Hundreds of people gathered in George Square, Glasgow on Sunday to oppose a planned demonstration demanding the removal of a statue, even as social media users claimed they may be responding to an alleged fake event created by a group called the Glasgow Youth Art Collective (GYAC).
BREAKING: Black Lives Matter protesters have called off their planned action on Glasgow’s George Square saying there was no easy access to the area - as hundreds of loyalist activists have gathered to ‘protect the statues’ @LBC pic.twitter.com/BHZ3gDlc71— Fraser Knight (@Fraser_Knight) June 14, 2020
The protestors, who had come out to defend a statue of Metropolitan Police founder Robert Peel, said they intended to conduct a “peaceful protest” in the "style of a public consultation”.
Veterans in George Square Glasgow, to look after our monuments. Well done guys 👍 pic.twitter.com/YM8cqbKdOj— Sir Campbell #Sturgeonshair (@Orryblue) June 13, 2020
The demonstrators received police protection from any potential clashes with counter-protestors and the square was subsequently closed by law enforcement.
Police moving to contain protests in George Square, Glasgow.— David Paisley (@DavidPaisley) June 14, 2020
Anti-anti-racists (aka racists) have gathered to "protect statues".
GYAC, which claimed on Facebook that it was "not connected to any group", organised the original protest to demand the removal of the Peel statue due to his role as "the founder of the British Police, Tory Party" and for being a "well known racist".
The group later announced there was “no easy access to the square" and cancelled the protest. However, the formation of the GYAC Facebook page just last week and lack of information about the individuals involved has led to some to suggest it was "false flag" operation to justify a counter-demonstration.
The cynic in me suspects that the Glasgow Youth Art Collective was created as a false flag to engineer a rammy by the unionist far right.— Robbo (@patrober) June 14, 2020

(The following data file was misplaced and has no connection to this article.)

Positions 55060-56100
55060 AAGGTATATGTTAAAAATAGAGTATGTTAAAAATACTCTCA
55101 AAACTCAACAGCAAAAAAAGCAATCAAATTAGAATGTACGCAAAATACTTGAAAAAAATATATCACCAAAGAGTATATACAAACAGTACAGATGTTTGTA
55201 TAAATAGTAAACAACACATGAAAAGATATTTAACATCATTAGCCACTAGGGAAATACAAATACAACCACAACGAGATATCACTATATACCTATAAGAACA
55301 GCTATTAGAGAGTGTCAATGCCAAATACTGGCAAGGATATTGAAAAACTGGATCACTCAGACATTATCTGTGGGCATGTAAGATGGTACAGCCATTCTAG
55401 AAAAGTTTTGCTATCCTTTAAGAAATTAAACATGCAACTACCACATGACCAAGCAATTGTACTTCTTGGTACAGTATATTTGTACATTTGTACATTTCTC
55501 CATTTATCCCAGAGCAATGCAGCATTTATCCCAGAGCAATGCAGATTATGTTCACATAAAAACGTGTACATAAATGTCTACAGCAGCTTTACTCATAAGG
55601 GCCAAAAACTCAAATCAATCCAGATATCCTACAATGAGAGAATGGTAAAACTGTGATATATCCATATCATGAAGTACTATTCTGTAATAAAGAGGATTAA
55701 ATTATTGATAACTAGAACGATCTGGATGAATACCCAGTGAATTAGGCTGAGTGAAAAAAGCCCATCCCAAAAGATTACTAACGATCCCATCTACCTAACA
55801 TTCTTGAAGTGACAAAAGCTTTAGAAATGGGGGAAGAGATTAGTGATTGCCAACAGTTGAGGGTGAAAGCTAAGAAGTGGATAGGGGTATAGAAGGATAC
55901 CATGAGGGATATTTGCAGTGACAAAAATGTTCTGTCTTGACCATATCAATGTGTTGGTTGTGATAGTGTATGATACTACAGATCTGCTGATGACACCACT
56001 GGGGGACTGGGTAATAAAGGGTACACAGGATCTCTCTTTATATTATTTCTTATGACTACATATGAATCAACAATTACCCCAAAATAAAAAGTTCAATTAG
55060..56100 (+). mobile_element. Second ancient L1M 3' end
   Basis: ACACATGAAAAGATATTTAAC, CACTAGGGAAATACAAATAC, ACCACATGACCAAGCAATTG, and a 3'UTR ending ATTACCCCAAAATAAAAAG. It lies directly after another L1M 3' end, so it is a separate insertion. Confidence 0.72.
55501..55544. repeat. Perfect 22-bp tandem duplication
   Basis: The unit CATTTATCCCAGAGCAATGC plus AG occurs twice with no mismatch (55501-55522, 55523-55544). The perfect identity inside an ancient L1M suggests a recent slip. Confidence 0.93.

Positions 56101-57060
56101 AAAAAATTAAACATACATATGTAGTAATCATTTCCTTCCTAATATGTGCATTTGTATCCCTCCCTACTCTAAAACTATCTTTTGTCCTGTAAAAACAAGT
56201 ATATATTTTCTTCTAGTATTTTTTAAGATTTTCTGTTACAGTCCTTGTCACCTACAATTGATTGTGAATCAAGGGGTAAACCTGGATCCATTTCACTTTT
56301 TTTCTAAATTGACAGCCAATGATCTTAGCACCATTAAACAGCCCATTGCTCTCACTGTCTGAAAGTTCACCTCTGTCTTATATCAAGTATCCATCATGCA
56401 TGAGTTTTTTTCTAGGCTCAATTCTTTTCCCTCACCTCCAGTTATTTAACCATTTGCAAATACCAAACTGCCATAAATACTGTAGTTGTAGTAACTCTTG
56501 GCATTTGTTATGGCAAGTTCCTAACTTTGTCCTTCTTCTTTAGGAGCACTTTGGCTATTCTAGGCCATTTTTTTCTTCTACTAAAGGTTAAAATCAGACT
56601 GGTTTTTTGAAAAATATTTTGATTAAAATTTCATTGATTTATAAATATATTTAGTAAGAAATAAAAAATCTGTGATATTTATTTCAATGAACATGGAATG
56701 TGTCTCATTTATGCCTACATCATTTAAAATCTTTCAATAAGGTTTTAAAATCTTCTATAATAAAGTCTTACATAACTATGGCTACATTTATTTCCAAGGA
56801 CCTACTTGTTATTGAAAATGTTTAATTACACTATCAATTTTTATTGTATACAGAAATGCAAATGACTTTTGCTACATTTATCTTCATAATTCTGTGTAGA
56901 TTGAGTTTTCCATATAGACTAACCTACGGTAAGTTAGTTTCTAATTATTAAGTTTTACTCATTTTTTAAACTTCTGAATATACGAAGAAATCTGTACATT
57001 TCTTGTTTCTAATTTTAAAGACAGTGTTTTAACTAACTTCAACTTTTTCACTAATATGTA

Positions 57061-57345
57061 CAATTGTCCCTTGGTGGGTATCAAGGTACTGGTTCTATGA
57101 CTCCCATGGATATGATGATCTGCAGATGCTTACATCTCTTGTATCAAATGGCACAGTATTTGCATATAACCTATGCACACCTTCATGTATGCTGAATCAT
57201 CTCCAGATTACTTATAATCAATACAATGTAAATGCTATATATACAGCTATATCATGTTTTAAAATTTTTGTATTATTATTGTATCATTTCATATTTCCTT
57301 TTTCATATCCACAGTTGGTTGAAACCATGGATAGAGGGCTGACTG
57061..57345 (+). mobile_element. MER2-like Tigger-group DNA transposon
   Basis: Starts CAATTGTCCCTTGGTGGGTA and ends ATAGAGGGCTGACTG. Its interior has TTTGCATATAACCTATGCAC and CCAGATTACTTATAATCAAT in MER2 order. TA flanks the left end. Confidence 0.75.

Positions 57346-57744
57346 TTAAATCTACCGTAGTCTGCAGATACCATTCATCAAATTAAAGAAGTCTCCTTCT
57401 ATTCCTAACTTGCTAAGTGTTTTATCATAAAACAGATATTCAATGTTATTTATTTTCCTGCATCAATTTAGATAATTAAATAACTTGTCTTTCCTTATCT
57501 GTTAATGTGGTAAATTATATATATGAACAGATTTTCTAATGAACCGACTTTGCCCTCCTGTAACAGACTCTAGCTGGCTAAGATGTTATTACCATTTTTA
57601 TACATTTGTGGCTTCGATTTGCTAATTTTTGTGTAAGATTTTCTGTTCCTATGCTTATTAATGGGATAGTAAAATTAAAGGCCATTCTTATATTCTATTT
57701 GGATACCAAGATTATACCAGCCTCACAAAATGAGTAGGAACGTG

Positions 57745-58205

Demonstrators brandished the Union Jack, a symbol in Scotland often associated with maintaining the United Kingdom of Great Britain and Northern Ireland.
George Square today, and I’ll bet thier Twitter header is:— 2m- - - Guffers - - - 2m (@gavmacn) June 14, 2020
“Love my family, my dog, and the Glasgow Rangers, Hate the EU” pic.twitter.com/1mrvLigtv6
It is not the first time that a seemingly anti-racist protest has been portrayed in this way. On Friday, a statue of Scottish monarch Robert the Bruce was attacked with graffiti reading "racist king" and "BLM".
Perplexed netizens were quick to question why Black Lives Matter would attack an effigy of a figure who likely never saw a black person and suggested the move may have been done by "unionists" looking to stir up anger.
This is the second Robert the Bruce statue to be vandalised.— THE BLACK SALTIRE#FBSI (@80_mcswan) June 12, 2020
Equally a William Wallace Statue has been vandalised in the past few weeks
This has nothing to do with the #BlackLivesMatter protest
this is Ultra Far Right Scottish Unionists determined to attack Scottish heritage pic.twitter.com/T9lYmvtT3m
The protest in Glasgow comes as the United Kingdom is embroiled in controversy around racism, police brutality, and institutional discrimination within law enforcement.
In London on Saturday, demonstrators turned up to protect the now-encased statue of wartime Prime Minister Sir Winston Churchill after it was defaced during a Black Lives Matter protest last week.
Other statues, such as Bristol's effigy to slave trader Edward Colston, were torn down by crowds sparking a debate over honouring controversial historical figures.